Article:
An exciting option seen recently at the G2E expo in Las Vegas is from JCM, the cash handling company perhaps best known for its bill validators. On JCM’s stand was an exhibition of mobile wallet technology – and the best thing about it is that the payment method always stays with the customer. In fact, it belongs to the customer: it’s a mobile telephone.
M-commerce, as it’s sometimes known, has been around for a while (notably in Finland, home of Nokia, where two Coke machines went live for payment by mobile phone in Helsinki way back in 1997), but has not been widely used within the public gaming sector. With JCM’s in-progress solution, the player adds money to the phone using their bank card; the phone connects using a wireless network (presumably 3G or secure Wi-Fi would be needed for this to work flawlessly), and adds funds to the player’s wallet.
The player then goes to a slot or amusement machine, enters a password on the phone, and moves the money onto the gaming system so that they can start playing. After the game, the player’s wins or remaining cash come back to the phone. Quick, simple, and using an interface most people are very familiar with – and that they trust, because the gateway feels like it belongs to them. And as an additional benefit, in a large venue you can potentially have true customer-tracking, and all from the player’s use of their own phone.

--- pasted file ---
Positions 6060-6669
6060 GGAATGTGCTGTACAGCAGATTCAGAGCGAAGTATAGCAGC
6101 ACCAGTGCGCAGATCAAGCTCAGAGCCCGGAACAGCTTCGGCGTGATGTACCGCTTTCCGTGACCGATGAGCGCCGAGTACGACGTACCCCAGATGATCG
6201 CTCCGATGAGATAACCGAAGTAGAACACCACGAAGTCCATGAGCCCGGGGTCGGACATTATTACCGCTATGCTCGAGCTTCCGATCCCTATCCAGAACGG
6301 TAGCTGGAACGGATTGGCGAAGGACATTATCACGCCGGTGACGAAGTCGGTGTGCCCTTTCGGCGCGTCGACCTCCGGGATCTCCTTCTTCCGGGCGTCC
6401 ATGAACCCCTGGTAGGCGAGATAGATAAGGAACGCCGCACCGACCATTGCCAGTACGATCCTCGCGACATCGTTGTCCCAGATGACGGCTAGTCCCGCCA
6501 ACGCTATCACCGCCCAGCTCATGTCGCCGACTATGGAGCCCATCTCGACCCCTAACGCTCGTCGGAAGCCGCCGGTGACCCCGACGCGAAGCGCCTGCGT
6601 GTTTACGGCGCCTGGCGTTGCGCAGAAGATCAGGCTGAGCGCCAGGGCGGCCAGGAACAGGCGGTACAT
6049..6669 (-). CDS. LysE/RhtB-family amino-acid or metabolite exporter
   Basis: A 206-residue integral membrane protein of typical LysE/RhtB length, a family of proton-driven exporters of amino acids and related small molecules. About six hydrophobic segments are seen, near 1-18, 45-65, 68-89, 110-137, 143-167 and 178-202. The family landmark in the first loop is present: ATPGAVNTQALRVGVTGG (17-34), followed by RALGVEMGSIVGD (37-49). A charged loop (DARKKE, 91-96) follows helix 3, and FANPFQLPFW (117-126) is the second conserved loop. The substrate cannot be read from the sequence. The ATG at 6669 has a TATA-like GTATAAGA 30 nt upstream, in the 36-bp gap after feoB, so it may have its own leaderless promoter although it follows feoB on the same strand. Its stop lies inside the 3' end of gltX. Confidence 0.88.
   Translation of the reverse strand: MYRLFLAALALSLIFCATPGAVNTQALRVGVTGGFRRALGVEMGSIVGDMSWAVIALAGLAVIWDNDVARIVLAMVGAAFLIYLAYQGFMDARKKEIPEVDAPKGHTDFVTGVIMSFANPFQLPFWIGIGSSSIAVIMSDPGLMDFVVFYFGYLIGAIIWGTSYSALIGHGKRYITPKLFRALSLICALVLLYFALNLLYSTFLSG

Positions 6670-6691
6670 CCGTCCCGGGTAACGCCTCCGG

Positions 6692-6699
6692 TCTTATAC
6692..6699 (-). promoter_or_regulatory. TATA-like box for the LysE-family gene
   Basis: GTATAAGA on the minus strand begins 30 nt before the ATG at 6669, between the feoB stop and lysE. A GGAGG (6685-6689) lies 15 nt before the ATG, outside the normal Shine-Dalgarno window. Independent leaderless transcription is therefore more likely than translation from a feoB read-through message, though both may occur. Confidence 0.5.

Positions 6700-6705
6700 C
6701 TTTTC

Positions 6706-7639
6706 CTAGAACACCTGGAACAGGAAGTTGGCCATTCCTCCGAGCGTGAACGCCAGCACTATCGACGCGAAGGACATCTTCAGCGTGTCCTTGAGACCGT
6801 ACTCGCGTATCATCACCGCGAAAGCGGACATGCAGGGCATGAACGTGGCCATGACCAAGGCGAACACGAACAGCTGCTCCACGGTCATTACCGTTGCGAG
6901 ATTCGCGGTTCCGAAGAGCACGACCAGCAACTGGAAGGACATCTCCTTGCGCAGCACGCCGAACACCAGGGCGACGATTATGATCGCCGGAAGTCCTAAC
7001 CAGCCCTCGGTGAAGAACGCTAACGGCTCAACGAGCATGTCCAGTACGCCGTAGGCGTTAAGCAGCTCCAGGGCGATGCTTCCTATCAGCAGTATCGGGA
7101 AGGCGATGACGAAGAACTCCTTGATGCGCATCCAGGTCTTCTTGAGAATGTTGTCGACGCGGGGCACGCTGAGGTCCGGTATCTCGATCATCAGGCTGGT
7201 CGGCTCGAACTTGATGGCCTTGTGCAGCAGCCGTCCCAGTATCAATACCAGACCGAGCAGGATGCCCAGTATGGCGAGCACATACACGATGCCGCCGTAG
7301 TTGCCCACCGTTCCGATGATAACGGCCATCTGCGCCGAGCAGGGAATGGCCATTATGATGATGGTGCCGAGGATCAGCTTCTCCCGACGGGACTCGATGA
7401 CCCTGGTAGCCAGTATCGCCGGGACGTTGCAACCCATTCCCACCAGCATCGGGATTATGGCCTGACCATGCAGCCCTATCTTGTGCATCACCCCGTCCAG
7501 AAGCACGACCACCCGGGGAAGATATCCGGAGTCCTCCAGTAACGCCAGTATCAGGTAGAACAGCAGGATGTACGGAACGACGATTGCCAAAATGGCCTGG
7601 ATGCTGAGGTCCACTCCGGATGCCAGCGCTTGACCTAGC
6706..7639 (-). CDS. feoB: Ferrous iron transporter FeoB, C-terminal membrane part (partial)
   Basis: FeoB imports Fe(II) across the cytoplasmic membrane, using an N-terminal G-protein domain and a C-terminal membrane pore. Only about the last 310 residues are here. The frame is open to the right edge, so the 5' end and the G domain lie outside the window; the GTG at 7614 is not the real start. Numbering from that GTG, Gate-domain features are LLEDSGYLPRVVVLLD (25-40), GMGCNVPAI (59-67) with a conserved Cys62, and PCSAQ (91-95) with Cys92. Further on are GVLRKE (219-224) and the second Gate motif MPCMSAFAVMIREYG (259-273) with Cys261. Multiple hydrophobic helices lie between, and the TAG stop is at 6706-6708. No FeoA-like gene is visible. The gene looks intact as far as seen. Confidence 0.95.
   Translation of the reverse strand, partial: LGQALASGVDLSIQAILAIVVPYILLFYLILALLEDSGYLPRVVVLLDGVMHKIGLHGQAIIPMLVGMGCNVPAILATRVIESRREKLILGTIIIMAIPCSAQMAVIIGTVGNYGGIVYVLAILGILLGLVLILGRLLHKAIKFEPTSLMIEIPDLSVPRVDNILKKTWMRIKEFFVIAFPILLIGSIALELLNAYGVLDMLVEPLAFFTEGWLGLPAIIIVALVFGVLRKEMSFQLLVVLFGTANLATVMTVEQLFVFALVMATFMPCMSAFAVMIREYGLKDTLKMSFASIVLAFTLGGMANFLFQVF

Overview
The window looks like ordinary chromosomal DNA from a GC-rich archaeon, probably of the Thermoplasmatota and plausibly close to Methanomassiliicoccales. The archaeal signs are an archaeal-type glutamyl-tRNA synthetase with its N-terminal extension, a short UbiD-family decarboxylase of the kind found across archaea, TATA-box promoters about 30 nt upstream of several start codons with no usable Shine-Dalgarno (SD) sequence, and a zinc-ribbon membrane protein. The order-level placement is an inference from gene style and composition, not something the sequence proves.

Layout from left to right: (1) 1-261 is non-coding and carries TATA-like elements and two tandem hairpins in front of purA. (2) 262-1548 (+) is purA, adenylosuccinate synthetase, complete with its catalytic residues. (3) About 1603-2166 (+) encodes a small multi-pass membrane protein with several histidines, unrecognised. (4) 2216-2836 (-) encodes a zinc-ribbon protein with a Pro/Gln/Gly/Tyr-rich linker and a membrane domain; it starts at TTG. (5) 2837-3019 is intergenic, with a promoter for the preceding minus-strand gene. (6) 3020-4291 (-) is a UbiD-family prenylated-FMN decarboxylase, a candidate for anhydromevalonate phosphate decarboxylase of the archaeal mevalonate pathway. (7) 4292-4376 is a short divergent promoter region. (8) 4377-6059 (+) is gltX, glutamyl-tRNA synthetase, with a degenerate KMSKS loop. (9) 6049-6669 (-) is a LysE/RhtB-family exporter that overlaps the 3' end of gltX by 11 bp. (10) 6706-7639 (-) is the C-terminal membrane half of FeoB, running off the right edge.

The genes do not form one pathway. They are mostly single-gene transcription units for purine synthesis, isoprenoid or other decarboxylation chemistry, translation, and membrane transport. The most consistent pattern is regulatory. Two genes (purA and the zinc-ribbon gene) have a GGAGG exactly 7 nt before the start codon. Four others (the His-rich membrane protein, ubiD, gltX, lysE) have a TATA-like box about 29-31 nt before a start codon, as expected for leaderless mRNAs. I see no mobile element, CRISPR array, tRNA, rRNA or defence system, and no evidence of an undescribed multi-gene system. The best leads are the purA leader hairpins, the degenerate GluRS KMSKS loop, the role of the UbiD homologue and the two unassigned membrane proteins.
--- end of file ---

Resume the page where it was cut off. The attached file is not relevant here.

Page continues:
With the ubiquity of the mobile phone and the rise of the smartphone, this will ultimately become a very attractive option. Until then, operators of every size need to use all the technological and management devices they can find to protect the large amounts of cash that most amusement businesses generate.